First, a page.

Yesterday would have been a great day to start the school year.
The high temperature was in the upper 70s, but a cool night and morning would have cooled off school buildings. It might have been uncomfortable late in the day, but nothing that couldn’t have been tolerated. The rest of this week looks pretty nice, also. The temperatures may creep up close to 90 degrees, but it appears manageable.
Contrast that to last week, when students, teachers and staff suffered through sweltering days where the temperatures in some classrooms exceeded 90 degrees. Many schools dismissed students early and everyone has to ask if any learning occurred beyond an appreciation for air conditioning and cold water.
The nine-month school year, which is based on an outdated agrarian system, used to begin after Labor Day. Weather is fickle, but in general the heat tapers off in September, making schools without air conditioning at least tolerable. But pressure to perform better on standardized tests, to provide more teacher training, to end classes earlier in the summer and to provide longer holiday breaks have most schools starting class in mid-August. In air-conditioned buildings, that’s not a problem. But in schools without air conditioning, these August days are mostly a sweaty waste of time.
Most Central Illinois school districts without air conditioning dismissed classes earlier all of last week. A few, but not many, also canceled after-school activities.
A solution to beginning-of-the-school-year heat waves isn’t easy. In Iowa, legislators passed a law requiring districts to start school after Labor Day. But the law allowed districts to receive waivers to start the year earlier and this year all but 10 districts requested and received such waivers.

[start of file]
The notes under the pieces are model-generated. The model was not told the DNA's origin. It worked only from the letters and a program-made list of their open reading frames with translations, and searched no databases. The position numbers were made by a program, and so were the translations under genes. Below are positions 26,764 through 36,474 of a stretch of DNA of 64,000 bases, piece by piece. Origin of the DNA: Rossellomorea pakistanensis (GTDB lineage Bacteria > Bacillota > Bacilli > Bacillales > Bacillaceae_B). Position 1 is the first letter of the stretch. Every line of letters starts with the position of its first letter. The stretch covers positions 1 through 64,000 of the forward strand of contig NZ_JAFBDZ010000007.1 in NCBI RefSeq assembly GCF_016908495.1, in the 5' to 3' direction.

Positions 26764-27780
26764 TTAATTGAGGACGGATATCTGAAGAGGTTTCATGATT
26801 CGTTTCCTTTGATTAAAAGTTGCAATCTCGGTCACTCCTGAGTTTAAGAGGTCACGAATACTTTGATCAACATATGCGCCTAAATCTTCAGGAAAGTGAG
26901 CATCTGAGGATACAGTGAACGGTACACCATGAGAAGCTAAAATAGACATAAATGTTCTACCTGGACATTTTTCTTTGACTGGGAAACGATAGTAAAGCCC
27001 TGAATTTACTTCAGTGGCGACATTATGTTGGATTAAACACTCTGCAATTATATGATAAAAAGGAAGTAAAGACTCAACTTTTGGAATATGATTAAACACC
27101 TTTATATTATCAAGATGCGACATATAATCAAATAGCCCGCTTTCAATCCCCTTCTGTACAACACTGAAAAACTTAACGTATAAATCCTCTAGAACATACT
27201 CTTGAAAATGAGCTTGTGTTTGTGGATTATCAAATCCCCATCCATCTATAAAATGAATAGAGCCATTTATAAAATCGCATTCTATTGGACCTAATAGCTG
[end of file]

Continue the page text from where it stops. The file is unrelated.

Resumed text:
Some districts start school early as a way to add to the school year. That’s part of Chicago Mayor Rahm Emanuel’s plan for improving results in Chicago schools.
The hot weather, of course, wouldn’t be an issue if schools were air conditioned. But many buildings are not cooled and the cost of installing those systems is prohibitive. “Thinking about air conditioning, we can’t even afford new textbooks,” Bement School District Superintendent Sheila Greenwood told The Associated Press.
School districts should have decided years ago to move away from the nine-month calendar and go toward a year-round school. Air conditioning could have been installed and students wouldn’t suffer from the “brain drain” that occurs each summer. But year-round schools have long been opposed by many parents, teachers and administrators.
Dismissing school early in the day for hot weather isn’t an ideal solution. Many parents have to scramble to find transportation and care for students who are dismissed earlier than expected.
There is no easy solution, but it seems clear that starting school in sweltering mid-August without air conditioning isn’t conducive to learning.